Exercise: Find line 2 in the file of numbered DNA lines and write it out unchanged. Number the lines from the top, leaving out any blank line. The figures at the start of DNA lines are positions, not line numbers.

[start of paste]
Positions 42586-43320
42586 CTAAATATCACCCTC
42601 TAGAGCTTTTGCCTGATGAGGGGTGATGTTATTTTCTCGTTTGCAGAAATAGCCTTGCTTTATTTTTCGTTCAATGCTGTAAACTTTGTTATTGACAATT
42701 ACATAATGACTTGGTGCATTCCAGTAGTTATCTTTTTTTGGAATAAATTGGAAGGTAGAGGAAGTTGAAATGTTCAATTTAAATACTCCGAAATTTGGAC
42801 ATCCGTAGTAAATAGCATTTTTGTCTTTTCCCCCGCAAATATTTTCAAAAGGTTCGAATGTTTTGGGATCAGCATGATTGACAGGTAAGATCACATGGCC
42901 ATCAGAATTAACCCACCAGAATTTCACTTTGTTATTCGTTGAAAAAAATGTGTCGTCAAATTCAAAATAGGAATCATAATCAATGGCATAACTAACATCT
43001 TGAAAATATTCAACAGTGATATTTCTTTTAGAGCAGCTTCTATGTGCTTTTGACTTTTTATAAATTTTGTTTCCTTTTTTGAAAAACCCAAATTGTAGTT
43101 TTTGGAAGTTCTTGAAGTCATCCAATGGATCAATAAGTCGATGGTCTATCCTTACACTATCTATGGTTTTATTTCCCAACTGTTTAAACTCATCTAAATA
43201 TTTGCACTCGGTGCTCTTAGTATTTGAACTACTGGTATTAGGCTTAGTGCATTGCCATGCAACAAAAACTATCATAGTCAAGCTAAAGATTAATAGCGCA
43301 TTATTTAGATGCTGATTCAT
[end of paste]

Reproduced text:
42586 CTAAATATCACCCTC